Nogueira: What about the risks of taking vitamin E?
Offit: What amazes me about the vitamin E story is that there is a preparation of vitamin E that said “natural E 1000.” If you look on the back label, it said that it had 3,333 percent of the recommended daily allowance. You would have to eat about 1,650 almonds, which are a good source of vitamin E, to get the same amount from one gel capsule. That’s not a natural thing to do. And if you take large doses of vitamin A, E, or beta-carotene for a prolonged period of time, you increase your risk of cancer and heart disease and potentially shorten your life. Those data are clear; there are twenty studies now that show that.
Nogueira: There is an article discussing that laboratory cut-off values for vitamin D might not be evidence-based. What can you say about it?
Offit: You’re right. Suddenly in the United States, everybody has become vitamin D deficient. Certainly, it’s not because there’s been an outbreak of rickets; that hasn’t happened. It’s because of serum tests. I think what are considered normal values are not validated. Because of incorrect levels, all my friends tell me their doctors prescribed vitamin D for them. I like to think this is a fad and will pass in a few years, because we’re doing no good and potentially some harm.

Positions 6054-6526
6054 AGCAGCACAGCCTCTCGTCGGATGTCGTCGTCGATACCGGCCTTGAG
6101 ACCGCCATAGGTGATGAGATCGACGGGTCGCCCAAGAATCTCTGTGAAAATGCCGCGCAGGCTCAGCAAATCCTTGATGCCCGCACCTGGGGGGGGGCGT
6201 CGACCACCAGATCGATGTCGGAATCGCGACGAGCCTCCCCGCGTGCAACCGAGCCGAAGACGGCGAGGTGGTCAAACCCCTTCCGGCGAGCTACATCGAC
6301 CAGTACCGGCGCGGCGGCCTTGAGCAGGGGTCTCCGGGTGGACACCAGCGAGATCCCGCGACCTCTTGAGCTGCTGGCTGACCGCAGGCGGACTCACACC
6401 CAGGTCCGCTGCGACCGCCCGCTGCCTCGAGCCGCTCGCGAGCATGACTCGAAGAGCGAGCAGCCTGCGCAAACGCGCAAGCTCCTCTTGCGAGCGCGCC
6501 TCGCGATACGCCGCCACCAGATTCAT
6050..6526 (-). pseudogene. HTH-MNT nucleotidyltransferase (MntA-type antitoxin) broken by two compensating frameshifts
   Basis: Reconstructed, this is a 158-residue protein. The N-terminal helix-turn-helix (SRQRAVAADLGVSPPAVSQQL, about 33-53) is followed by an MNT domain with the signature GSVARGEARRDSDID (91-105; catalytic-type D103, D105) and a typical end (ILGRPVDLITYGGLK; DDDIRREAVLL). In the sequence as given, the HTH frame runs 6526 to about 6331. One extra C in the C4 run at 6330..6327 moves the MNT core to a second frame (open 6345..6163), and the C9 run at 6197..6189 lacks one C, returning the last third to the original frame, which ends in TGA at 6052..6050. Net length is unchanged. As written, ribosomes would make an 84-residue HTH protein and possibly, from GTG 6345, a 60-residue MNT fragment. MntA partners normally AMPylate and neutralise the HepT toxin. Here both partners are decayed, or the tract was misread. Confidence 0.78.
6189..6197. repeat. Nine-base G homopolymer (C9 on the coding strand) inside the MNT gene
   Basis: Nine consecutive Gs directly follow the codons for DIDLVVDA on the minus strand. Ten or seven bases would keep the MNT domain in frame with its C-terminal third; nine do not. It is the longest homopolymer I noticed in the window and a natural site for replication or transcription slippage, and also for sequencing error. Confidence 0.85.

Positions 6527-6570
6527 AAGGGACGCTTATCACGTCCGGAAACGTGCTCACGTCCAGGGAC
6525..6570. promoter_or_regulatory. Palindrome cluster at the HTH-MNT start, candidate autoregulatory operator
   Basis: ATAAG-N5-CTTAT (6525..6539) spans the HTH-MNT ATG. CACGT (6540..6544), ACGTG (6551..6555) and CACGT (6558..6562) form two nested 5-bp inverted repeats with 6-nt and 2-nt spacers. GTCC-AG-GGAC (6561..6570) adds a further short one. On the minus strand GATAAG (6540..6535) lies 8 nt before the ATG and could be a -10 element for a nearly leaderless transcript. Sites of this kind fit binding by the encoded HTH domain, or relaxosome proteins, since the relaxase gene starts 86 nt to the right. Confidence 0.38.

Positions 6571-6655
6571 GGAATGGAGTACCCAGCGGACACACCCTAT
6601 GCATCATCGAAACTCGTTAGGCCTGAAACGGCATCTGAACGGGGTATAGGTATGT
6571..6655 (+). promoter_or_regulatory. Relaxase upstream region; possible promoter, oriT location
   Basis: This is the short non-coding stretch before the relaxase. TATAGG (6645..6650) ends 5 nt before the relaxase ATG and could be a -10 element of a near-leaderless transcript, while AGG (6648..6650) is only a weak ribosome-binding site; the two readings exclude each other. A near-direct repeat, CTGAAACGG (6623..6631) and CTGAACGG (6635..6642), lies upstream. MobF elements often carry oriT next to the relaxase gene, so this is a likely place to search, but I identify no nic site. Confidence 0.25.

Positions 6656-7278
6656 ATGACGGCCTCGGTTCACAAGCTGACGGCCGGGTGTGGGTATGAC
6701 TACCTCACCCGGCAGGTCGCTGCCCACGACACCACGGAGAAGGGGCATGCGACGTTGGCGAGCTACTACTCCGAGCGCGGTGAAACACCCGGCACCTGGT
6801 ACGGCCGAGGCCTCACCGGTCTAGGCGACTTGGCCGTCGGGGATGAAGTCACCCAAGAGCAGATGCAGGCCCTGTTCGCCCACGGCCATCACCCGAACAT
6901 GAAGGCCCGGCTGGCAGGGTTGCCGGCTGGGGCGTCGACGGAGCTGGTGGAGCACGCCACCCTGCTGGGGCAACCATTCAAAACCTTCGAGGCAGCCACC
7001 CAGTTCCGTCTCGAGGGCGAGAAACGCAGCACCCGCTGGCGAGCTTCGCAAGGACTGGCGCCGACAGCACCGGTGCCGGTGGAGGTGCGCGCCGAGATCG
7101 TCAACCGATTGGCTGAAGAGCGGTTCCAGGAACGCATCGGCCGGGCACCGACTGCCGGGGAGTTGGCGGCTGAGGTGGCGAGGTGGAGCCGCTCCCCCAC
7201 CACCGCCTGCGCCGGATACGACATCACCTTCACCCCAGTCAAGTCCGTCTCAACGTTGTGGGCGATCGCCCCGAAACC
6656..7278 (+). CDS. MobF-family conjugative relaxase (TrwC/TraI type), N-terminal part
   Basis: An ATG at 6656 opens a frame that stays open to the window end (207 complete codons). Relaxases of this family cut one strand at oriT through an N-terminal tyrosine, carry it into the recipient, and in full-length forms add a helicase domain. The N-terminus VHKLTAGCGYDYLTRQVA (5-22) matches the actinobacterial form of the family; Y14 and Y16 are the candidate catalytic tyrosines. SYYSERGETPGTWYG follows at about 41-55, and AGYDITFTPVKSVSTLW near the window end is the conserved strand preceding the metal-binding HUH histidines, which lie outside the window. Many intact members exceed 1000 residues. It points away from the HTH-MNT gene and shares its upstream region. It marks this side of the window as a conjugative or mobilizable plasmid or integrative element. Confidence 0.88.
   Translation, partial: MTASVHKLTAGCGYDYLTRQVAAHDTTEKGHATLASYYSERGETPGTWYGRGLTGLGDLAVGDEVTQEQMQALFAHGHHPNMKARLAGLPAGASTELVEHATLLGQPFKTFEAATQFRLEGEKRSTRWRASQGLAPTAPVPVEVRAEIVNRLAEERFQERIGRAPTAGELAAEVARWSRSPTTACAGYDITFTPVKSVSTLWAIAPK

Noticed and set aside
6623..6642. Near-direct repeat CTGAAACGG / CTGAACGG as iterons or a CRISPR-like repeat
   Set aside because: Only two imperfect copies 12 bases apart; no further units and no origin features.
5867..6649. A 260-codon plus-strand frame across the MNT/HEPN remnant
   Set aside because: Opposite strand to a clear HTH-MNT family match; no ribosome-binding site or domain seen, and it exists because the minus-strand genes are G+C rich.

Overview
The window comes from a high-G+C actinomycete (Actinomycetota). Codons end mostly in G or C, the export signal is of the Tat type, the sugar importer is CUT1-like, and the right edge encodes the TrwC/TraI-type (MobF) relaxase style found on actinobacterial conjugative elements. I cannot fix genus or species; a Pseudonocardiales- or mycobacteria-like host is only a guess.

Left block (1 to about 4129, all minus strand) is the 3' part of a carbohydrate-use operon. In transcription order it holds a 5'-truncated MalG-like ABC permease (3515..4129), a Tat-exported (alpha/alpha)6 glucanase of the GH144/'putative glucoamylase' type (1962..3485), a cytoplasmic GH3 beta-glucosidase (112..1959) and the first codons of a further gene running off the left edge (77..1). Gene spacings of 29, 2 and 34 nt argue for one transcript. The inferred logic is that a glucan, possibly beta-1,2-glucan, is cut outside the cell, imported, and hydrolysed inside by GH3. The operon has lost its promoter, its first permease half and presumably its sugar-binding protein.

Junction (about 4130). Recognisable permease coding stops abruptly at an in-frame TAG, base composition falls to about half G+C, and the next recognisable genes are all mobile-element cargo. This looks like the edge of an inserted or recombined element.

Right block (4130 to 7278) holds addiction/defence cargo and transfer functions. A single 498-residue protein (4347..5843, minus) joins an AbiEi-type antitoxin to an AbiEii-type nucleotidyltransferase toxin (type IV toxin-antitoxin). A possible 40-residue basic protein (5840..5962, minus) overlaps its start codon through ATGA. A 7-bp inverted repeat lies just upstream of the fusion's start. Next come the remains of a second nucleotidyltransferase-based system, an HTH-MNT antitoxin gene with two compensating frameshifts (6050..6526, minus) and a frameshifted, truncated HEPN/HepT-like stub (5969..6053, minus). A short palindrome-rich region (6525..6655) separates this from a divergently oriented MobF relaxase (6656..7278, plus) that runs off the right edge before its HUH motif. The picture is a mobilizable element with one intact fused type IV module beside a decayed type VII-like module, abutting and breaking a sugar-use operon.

Nogueira: Do you think there is enough evidence for vitamin D supplementation to prevent falls or fractures?
Offit: The U.S. Preventive Services Task Force (USPSTF) had at one point supported the use of vitamin D specially to prevent osteoporosis. The bone gets thinner in older people, so when they fall, they’re more likely to have fractures. Postmenopausal women are more likely to have these fractures. Then, vitamin D was recommended, since it helps to increase the uptake of calcium in the intestinal tract. However, with more data available, USPSTF does not recommend it anymore, since there is no clear evidence that postmenopausal woman or older people benefit from the intake of vitamin D or calcium.
Nogueira: Where do you think this notion that vitamin supplements are natural came from?